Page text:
Numbers don’t lie!

And this is true whether it’s an individual within a team sport, or someone in an individual sports environment. The stats tell the story, and their story of success or failure can be reduced to the numbers. Team members or spectators may personally love and respect another player, yet if the coach assesses that the player is a weak leak in the chain, a vulnerability the opposition may profit from, then they’ll be replaced. How many goals, how fast they run, how many forehand winners, how many tackles, how many 50’s or Centuries, etc. etc. etc. is what counts. It comes down to the numbers, because as is true in business, is true in sports; it’s a numbers game.

That is, it’s ultimately quantitative.

There are two consequences of this focus, and indeed enjoyment of numbers.

Understanding the numbers is fundamental to operating any successful business. And this is why the sports that focus on numbers, combined with the storytelling, resonate so well with the popular media, and enjoy so much traction, which then attracts sponsors i.e., money, which then leads to better storytelling and a better analysis of the numbers, which are part of the story, which all leads to greater popularity. And the cycle perpetuates.

The other benefit of having a focus on numbers, is the opportunity to make predictions based on those numbers i.e., betting/gambling. All business is based on risk assessment, and the numbers associated with risk assessment, and thus all business is a form of betting, which is why the Stock Markets are so popular, as they are simply a form of higher-end gambling. Absorbing information, assessing risk based on that information, and making assumptions about the future based on that assessment to either invest, or take on debt, with the aim of profiting based on the predictions.

Betting on the Battement

And thus, here is a fundamental problem for dance. Because while dance could potentially do the multi-generational storytelling very well – we currently don’t even do that well – dance is ultimately qualitative. It’s subjective. It’s art.

That isn’t a negative, but simply to say that it’s worth recognising and perhaps accepting that as an activity, dance doesn’t lend itself to being pulled apart and analysed purely based on the numbers, and the consequence of this is that it doesn’t connect to business so readily. While there are certainly elements of creativity and inspiring stories for business to connect with, the numbers are missing. For while numbers don’t go completely unnoticed in dance, ultimately, we don’t typically assess the Prima Ballerina, or the show, based on how many pirouettes she did, how high her jump was, or how much ground she covered etc. We don’t make predications of how her performance will go, potentially opening the show/performance to gambling. We assess a performance first and foremost subjectively, based on whether we were emotionally and/or intellectually engaged, moved, and inspired at a personal level.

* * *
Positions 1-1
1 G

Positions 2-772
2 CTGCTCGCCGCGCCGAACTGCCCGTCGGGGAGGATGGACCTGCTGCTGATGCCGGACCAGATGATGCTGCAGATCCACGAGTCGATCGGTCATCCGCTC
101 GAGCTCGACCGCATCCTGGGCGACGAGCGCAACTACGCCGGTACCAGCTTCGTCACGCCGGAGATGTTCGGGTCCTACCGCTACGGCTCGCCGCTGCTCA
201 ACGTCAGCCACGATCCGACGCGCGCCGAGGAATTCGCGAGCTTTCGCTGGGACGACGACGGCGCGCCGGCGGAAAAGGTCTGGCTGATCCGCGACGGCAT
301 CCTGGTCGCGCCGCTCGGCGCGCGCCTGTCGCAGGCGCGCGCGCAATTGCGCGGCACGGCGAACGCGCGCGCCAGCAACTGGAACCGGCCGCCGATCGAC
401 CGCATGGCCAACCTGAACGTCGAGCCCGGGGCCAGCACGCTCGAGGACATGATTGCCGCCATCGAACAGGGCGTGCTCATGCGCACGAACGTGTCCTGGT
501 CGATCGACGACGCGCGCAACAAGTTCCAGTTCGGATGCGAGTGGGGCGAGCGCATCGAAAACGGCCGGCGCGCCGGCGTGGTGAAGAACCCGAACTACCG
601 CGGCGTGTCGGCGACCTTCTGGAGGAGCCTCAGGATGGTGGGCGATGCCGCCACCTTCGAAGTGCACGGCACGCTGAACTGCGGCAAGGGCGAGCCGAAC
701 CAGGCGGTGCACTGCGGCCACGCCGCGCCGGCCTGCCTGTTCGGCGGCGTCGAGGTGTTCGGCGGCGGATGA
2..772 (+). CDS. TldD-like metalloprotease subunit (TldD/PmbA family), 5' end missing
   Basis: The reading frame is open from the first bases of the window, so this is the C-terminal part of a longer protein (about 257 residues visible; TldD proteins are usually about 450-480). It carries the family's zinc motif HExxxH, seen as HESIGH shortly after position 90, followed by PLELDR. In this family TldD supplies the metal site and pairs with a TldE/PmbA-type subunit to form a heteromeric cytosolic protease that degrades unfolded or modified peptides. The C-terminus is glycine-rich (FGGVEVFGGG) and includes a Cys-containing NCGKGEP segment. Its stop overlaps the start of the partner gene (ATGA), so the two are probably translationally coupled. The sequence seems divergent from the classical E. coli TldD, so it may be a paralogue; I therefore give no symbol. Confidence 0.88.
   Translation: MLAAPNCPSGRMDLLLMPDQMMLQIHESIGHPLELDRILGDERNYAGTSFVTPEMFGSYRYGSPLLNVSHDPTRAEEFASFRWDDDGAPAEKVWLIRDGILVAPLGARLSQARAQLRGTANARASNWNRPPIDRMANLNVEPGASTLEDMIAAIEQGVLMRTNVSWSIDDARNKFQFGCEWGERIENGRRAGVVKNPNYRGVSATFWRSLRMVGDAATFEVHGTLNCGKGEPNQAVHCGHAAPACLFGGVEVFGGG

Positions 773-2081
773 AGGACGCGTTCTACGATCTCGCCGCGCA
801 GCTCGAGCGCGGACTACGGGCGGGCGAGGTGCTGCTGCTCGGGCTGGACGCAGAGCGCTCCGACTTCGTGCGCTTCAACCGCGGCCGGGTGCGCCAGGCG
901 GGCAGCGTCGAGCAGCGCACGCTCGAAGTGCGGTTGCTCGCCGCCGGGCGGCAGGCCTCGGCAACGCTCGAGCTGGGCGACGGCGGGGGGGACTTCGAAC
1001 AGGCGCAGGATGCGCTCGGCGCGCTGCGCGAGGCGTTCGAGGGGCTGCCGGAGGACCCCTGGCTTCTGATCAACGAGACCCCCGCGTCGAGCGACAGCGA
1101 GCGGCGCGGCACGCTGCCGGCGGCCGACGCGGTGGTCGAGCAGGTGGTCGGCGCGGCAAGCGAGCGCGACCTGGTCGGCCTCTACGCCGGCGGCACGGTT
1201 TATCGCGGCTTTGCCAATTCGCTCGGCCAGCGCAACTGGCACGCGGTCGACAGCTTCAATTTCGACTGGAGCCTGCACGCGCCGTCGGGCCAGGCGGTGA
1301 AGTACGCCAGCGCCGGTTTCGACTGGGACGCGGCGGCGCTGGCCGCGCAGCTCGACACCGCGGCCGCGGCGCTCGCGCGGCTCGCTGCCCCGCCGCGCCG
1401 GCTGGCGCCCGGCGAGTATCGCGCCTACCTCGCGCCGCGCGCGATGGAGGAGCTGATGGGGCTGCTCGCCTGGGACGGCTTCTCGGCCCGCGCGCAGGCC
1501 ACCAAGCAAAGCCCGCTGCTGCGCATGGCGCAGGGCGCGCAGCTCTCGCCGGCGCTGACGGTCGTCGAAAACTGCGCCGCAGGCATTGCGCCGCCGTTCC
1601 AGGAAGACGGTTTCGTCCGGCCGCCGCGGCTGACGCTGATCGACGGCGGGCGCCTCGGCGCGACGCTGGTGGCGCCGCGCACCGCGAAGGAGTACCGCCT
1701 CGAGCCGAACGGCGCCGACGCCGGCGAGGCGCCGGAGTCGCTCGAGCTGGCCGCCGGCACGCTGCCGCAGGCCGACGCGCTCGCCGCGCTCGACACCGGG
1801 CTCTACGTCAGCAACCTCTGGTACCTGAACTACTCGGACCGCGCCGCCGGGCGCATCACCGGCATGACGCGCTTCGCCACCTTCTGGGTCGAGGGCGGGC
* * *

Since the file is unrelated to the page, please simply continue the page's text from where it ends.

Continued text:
Dance by the Numbers

I can imagine however, and have had conversations with friends, about ways we could conceivably change this, offering a version of dance on TV that was based on the numbers that measured height, distance, turns, speed, flexibility etc. especially with the camera technology we now have. Yet doing so would fundamentally change the way we connect with dance. Now, in some ways we’re already moving toward this. The rise of competition dance is a movement in this direction, and with some tweaks, you could add in more numbers – and thus potentially add in gambling on the outcome – but it must be asked; at what cost?

There’s more to life than the bottom line.

I would argue that while the bottom line is an important foundation for survival of both the individual and the collective, everything that makes life worthwhile is more to do with kindness and the qualitative.

Imagine a world where we only cared about the bottom line (it’s not hard!)? Would we care for our sick, injured, our elderly, the physically or mentally challenged, for those that have fallen through the cracks, minorities, the domestically abused, those seeking political asylum, for those trying to redeem themselves through the legal system, for other animals we share the planet with, or even the planet itself? What about children in general? Do we only care about them based on the bottom line? Of course not. Such a world is unthinkable, yet not unimaginable, and yet a world where only numbers matter, only the stats, would lead to such a world.

And now imagine if we could measure a smile, a tear, or an act of kindness? Imagine if you could quantitively examine how many times you’d smiled in your life, how many times you’d laughed, how many times you cried for a loved one, or how many times you made someone else cry, or someone else smile, how many times you felt awe at the majesty of the Universe, or love filled your heart, guilt lumped in your throat, or despair ate away at your guts? Perhaps if we were able to put numbers to such things, we would value them differently and maybe then we’d truly value dance, and the arts more broadly. Many already do of course, for exactly these reasons. I’m simply wanting to articulate it.

And so, as important as it is, we need to resist the temptation toward to an over-valuation of the quantitative and focus on equally valuing the qualitative; that which we care about based on subjectivity, and/or a communal subjectivity: an agreement of value.

I guess the point I’m wanting to make is that, we need to stop comparing or trying to compare dance with sports. We do need to understand why one is more popular in the mainstream media, and the other isn’t, and then ask ourselves; what kind of world we really want to live in? Because we could potentially make dance as popular as a sport; but there would be a cost. And I suspect, when presented with the likely outcome, it’s a cost that no-one, and particularly anyone that loves dance, would really want to pay.

by Jo.